Life in ‘likes’ report: the impact of social media on children

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Category: General, iaptus CYP, Online therapy

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“Many children are approaching a ‘cliff edge’ as they transition from primary to secondary school, with social media becoming much more important in their lives but causing them greater anxiety”Anne Longfield, Children’s Commissioner for England

This week, the Children’s Commissioner published the Life in ‘likes’ report into the impact of social media on children before they reach their teenage years, and makes a series of recommendations for the future.

The report follows a review of evidence by the Education Policy Institute on young people’s experience of using social media and their emotional and mental wellbeing last year. The review found that further research is needed into the way that young people develop social relationships in the digital world and called on the government to promote the development of their resilience and mental health, rather than focusing just on safeguarding.

The ‘Life in likes’ report has been informed by conversations in focus groups with 32 children aged 8-12. Findings cover three key areas of social media usage:

  • children’s use of social media apps and staying safe online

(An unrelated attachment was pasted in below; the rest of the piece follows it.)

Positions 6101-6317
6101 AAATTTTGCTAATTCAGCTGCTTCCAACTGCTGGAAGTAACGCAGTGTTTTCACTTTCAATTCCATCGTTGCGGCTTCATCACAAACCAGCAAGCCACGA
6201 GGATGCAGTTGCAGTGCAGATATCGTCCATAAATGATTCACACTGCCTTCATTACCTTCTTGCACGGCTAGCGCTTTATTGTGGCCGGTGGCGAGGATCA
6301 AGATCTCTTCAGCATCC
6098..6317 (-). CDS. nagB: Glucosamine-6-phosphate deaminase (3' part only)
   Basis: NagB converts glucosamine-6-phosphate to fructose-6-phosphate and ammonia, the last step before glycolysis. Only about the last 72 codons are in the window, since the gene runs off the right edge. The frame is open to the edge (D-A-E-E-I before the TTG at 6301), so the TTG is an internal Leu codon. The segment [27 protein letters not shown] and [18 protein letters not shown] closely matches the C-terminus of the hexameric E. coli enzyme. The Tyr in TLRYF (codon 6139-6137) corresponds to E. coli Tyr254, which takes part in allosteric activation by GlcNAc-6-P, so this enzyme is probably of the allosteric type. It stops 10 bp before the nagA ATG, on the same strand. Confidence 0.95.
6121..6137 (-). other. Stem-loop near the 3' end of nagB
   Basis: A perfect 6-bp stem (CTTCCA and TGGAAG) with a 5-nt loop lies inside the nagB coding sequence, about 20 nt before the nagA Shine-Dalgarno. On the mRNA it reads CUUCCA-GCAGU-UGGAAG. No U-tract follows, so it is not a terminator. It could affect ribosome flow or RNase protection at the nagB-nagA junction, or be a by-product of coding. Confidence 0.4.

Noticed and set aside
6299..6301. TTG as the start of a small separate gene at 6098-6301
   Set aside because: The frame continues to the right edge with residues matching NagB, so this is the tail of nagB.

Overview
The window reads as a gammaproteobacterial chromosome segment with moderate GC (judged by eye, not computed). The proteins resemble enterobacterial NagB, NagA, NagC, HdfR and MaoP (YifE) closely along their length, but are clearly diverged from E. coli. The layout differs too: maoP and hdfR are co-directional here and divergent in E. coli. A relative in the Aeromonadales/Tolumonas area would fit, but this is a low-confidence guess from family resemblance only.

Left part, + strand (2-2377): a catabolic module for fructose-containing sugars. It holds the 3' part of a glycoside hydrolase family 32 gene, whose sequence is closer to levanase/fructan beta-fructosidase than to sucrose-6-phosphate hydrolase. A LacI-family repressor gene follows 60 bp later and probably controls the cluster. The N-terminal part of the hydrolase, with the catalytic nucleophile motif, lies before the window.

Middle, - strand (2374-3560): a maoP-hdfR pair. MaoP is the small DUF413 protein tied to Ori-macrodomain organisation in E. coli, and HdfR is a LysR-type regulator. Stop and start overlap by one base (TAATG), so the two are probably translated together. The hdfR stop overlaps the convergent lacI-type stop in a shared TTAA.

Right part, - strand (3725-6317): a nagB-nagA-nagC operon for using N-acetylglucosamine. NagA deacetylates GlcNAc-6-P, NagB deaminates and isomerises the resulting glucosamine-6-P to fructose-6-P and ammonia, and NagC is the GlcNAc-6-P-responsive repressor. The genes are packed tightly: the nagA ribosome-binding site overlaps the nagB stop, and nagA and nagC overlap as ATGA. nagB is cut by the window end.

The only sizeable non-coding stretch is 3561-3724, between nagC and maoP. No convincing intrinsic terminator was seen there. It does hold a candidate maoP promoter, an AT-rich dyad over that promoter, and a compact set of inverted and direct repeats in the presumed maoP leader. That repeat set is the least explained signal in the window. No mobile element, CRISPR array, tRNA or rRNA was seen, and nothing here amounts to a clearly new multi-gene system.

• the influence of family and friends’ use of social media on children
  • growing up on social media and the impact of peer approval

The report finds that children are particularly conscious about how they use social media at the time they move from primary to secondary school, when identity and peer approval become more important. Around this transition to secondary school, the report explains that children need support to develop greater digital literacy and resilience, and makes a series of recommendations toward this:

To government:

  • introduce compulsory digital literacy and online resilience lessons for those in years six and seven, so that they can learn about the emotional side of social media
  • develop guidance for parents to advise them on how to protect their children’s online safety and to support them to make informed decisions about social media usage

To schools:

  • improve teachers’ knowledge about the impact of social media on children’s wellbeing and encourage peer to peer learning among children in digital literacy lessons

To social media companies:

  • recognise the needs of children under thirteen who are using their platforms and do more to address underage use of social media accounts through closer and more rigorous moderation

Join the conversation on Twitter using #lifeinlikes and view the Children’s Commissioner’s Digital 5 A Day campaign, based on NHS England’s Five steps to better mental wellbeing, which provides practical steps to help families negotiate balanced use of digital devices and social media.